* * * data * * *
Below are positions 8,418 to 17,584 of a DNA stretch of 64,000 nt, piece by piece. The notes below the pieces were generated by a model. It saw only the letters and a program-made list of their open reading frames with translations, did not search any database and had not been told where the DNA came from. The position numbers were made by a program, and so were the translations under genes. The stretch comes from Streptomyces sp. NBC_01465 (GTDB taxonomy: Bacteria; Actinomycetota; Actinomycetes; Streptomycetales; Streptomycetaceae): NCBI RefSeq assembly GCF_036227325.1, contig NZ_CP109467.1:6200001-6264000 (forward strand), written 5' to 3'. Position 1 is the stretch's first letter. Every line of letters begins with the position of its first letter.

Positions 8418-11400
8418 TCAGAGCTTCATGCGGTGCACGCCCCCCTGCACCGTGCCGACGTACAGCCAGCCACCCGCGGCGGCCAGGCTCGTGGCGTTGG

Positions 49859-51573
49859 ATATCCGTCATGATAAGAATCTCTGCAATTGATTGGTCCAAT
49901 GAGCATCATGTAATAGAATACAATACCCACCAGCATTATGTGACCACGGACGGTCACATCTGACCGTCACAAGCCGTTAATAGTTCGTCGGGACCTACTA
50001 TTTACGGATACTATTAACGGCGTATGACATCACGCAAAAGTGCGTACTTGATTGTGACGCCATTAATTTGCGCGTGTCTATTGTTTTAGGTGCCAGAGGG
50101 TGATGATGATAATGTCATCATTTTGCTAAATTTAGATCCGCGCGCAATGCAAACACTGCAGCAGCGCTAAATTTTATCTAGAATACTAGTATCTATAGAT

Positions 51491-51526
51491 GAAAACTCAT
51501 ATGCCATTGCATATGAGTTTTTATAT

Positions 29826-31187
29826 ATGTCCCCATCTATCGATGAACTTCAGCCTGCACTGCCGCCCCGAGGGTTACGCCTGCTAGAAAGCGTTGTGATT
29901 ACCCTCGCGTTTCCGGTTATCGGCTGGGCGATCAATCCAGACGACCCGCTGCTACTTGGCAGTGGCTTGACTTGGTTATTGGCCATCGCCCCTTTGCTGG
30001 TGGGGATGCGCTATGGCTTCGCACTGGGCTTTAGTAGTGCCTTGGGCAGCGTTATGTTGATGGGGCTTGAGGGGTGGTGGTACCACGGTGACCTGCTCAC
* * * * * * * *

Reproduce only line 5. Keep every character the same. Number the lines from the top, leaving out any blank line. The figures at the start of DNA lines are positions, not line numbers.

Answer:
49859 ATATCCGTCATGATAAGAATCTCTGCAATTGATTGGTCCAAT